The most memorable sculptures of 2011 were made five hundred years ago.
Among the thousands of terrible images sped out to the world from the coast of Japan after the Sendai quake and tsunami, one group of images stood apart for their strange solidity and serenity. These were the views of stone tsunami markers that were made many hundreds of years ago and placed well above sea level along the coast with carved messages like this one: 'High dwellings are the peace and harmony of our descendants. Remember the calamity of the great tsunamis. Do not build any homes below this point.'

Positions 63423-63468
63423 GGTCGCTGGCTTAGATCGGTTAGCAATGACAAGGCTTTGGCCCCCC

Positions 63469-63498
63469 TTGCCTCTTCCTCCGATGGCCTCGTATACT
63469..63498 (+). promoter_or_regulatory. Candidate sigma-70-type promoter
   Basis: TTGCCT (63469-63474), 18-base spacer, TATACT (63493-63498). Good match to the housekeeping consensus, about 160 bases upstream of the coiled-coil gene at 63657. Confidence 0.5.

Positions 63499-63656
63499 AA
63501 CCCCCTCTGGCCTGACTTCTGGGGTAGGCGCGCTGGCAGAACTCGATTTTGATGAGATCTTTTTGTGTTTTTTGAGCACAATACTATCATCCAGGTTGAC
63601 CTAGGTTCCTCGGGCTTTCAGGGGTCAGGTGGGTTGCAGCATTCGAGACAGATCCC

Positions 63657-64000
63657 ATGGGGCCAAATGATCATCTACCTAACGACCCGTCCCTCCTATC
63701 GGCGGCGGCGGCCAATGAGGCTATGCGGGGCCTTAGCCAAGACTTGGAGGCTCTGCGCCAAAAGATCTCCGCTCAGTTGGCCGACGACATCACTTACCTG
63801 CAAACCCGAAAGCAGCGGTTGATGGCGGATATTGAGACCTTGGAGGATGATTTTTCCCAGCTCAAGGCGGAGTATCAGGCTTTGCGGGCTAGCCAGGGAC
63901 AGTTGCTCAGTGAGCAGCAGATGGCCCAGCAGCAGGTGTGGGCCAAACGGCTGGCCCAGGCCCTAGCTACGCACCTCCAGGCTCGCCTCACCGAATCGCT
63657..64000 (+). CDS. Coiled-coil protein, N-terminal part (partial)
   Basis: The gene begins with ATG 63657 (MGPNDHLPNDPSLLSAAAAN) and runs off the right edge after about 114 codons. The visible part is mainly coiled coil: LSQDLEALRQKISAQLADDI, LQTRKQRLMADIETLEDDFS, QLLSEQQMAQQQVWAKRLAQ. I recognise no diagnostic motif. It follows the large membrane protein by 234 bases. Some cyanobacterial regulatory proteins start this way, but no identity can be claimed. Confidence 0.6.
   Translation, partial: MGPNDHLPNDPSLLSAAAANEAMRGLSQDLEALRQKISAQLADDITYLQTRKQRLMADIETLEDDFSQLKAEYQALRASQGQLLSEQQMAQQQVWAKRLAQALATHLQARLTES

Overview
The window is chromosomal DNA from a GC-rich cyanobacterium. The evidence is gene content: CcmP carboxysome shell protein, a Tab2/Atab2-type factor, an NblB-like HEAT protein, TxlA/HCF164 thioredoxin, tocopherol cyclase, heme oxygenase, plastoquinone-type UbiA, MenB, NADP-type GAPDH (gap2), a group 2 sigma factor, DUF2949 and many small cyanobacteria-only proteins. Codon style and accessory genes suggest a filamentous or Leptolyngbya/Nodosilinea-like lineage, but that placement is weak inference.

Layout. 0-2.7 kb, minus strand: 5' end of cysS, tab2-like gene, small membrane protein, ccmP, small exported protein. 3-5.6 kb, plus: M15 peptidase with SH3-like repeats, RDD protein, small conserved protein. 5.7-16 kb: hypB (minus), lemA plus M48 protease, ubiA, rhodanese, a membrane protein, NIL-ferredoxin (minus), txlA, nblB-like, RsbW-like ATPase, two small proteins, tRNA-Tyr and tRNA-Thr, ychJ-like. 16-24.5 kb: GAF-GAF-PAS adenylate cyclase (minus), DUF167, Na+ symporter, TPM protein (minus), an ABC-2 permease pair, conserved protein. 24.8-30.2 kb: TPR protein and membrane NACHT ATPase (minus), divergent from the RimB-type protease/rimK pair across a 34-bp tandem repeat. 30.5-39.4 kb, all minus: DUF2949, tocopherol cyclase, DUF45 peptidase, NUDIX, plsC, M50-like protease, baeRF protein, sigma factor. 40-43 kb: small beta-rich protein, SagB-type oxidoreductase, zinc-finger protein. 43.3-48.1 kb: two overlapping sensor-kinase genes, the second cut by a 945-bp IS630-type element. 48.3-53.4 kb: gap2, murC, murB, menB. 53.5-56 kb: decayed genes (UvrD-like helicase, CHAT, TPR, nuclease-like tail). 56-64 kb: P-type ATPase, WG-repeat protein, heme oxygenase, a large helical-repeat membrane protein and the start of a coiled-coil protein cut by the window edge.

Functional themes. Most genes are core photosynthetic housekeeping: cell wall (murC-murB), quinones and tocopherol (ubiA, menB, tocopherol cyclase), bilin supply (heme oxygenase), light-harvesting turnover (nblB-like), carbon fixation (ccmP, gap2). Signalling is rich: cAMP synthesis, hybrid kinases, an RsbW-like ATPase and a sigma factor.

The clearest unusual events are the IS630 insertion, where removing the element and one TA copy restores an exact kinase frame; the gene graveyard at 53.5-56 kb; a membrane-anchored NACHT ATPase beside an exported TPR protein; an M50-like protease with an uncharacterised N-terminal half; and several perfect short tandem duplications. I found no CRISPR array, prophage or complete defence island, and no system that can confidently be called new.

I have no idea whether these carvings are seen as art within the Japanese context. In their time perhaps they seemed as blunt and functional as street-signs do to us. But today, in their lichen-encrusted and beautifully weathered state, they've become something else: warnings from the deep past, long-distance messages. We're used to leaders and worthies erecting stone statues of themselves in order to impress future generations. But the carvers of the tsunami markers used the permanence of stone to keep a more urgent message alive through time.
There's something inspiring about the idea that people five centuries ago not only thought about the residents of the twenty-first century, but had our best interests at heart.